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Openness, fiscal responsibility will ensure city’s success


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By listening to our residents and our businesses and addressing your concerns head on, we at City Hall have begun delivering on the changes you are seeking. City officials and staff members have made great strides in fiscal responsibility, openness and transparency. We also are significantly improving the services we provide and charting a course for our future.

In fewer than nine months, we’ve achieved the following:

Fiscal responsibility

Repealed the trash fees from residents’ utility bills, returning $1.4 million a year to our citizens.

Cut the city’s budget by $2.4 million while significantly increasing capital expenditures and still leaving a projected surplus of more than $800,000.

Terminated the problematic outdoor sports complex, using $4 million of its funding to repave city streets and $3.1 million to preserve our city parks and facilities.

Developed a five-year capital plan to address deferred, immediate and long-term maintenance issues.

Eliminated the take-home policy for city-owned vehicles except for fire and police.

Public safety

Sold the mayor’s city-owned vehicle to fund ice water rescue equipment and training for city firefighters to ensure optimal victim survivability around the city’s 161 ponds and lakes.

Awarded a new ambulance contract to Columbus Regional Hospital after conducting a fair, transparent and competitive bidding process. Results in improved service at reduced cost, from nearly $1 million every year to $300,000 next year and $0 the following years.

Developing a first-ever Flood Risk Management Plan to determine the effect of flood mitigation efforts and create an emergency response plan.

Sending emergency responders to realistic training at Muscatatuck Urban Training Center to prepare for tornadoes, flooding and man-made catastrophes.

Changed the tornado alert system so that sirens activate only when a tornado warning is issued.

Implementing an emergency notification system that sends alerts to city and county residents by automated voice mail, text messages and emails.

Shut down two massage parlors that allegedly were promoting acts of prostitution. Passed an ordinance ensuring we won’t see similar establishments in Columbus again.

Began proactive community policing, resulting in a very significant increase in extra patrols and 8,400 more officer interactions with citizens this year against 2011.

Embarked on an accreditation process for the Columbus Police Department to adopt nationwide best practices.

Established a volunteer police reserve program to reduce overtime costs.

Economic development

Encouraged industrial expansions that added more than 200 new jobs and investments of $63.5 million.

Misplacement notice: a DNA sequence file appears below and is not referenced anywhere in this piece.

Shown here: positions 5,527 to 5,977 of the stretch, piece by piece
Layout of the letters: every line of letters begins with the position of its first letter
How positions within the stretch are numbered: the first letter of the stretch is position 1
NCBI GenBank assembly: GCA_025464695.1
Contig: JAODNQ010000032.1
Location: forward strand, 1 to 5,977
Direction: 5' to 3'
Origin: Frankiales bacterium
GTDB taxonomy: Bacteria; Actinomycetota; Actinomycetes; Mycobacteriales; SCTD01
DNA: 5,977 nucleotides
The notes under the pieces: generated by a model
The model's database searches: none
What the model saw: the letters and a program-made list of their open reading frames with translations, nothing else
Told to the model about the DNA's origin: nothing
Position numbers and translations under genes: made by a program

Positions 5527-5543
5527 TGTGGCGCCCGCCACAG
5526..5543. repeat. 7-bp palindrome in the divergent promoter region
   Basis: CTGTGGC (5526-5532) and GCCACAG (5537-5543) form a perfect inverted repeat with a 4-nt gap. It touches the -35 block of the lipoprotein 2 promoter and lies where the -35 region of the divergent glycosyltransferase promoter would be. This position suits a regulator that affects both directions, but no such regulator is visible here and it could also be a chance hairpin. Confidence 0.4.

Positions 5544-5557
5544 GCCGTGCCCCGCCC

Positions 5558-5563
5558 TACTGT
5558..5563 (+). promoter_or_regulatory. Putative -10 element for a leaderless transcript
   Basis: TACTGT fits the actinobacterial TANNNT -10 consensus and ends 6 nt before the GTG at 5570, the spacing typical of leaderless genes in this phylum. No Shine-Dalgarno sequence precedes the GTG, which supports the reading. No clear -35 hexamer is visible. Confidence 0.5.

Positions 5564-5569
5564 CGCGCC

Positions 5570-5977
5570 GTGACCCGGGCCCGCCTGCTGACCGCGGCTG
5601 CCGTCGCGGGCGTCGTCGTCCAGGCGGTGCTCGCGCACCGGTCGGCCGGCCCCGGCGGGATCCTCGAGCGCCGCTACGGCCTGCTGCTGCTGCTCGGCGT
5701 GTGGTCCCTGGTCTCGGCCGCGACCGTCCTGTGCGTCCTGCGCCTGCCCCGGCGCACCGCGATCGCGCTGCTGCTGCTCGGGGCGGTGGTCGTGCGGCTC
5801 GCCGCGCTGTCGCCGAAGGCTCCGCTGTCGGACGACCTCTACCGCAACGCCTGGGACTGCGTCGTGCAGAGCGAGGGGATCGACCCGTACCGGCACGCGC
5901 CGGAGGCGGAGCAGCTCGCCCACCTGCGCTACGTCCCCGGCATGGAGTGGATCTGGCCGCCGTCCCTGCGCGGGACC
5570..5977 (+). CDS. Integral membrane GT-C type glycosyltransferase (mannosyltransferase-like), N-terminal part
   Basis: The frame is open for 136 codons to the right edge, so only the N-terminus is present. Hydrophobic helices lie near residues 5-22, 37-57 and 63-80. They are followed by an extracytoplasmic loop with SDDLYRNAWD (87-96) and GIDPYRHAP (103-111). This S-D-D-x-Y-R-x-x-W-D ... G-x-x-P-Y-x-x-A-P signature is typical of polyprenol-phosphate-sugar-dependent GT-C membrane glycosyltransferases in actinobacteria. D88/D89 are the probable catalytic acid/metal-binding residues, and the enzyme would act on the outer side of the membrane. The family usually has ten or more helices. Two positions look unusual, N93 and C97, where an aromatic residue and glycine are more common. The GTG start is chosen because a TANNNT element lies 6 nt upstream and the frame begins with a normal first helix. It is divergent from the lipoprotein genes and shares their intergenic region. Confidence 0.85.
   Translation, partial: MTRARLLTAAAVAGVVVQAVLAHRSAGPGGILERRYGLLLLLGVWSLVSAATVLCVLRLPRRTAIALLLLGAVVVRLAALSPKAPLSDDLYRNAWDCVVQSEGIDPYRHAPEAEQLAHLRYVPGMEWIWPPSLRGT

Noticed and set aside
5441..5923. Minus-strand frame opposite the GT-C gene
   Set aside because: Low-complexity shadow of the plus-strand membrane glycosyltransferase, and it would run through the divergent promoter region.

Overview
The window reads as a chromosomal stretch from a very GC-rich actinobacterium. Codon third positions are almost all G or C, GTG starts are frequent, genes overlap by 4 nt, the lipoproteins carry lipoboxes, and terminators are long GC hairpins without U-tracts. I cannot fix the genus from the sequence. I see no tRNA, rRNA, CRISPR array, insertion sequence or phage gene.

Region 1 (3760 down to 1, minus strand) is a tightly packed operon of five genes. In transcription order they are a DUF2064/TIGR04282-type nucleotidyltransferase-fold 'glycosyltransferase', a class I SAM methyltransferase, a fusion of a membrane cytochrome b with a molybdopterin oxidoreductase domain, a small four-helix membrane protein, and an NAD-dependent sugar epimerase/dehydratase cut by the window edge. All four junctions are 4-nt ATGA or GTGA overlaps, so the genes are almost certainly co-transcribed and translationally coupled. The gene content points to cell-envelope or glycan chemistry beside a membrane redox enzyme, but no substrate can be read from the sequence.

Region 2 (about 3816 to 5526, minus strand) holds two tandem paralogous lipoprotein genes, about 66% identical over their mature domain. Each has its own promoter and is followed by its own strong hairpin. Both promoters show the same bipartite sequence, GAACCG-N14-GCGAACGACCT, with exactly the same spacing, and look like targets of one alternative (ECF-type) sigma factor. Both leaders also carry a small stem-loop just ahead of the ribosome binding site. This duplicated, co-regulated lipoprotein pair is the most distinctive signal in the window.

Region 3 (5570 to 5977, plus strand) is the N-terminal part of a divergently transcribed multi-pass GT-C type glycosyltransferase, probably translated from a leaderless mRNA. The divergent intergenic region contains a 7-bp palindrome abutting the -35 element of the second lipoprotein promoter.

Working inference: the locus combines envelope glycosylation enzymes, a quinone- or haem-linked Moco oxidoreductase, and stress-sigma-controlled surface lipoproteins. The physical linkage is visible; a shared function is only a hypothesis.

Identified properties that are undeveloped or vacant within Columbus to encourage developers to consider these spaces as an alternative to outward expansion.

Accountability and transparency

Appointed fresh, new leadership to city government, including 10 of 17 department leaders and 57 appointments to committees, boards and commissions.

Opened Columbus Downtown Inc. records and stopped spending public money behind closed doors. Returning all assets to taxpayers and will complete the transition by year’s end.

Created the opportunity for more public comment on every action and discussion at the City Council and Redevelopment Commission meetings.

Preparing an audio/visual system for the council chamber, allowing for live streaming of public meetings and online archives.

Other improvements

Changed the name of Animal Control to Animal Care Services to reflect its mission and set a goal of having a 100 percent adoption rate of healthy pets

Formed advisory councils for Safe, Available and Affordable Housing and for Disability and Accessibility to help ensure that Columbus is accessible and affordable for all.

Illuminating the Second Street Bridge to showcase its beauty and provide a stunning entrance to downtown after years of darkness.

Arts District development

With the leadership and assistance of more than 40 community members, established the Columbus Arts District and developing a strategic plan to build on our existing cultural assets and programs. The goal is to provide accessible and affordable experiences to everyone in our community and to ultimately become the cultural and creative capital of the Midwest.

Community-wide vision and strategic plan

Collaborated with civic-minded leaders to formulate the first phase of a community-wide vision and strategic plan to be the very best community of its size in the country. This work in progress identifies our priorities in education, housing, jobs, public safety, health, the arts and community development. The plan will continue to evolve with stakeholder and public input in coming months.

In the first nine months, we’ve rapidly begun making the changes the community desires while establishing a strong foundation for our city’s future.

I look forward to continuing to work with everyone to make our city the very best community of its size in the country.

Kristen Brown is the mayor of Columbus. She may be reached  at mayor@columbus.in.gov. Comments may also be sent to editorial@therepublic.com.

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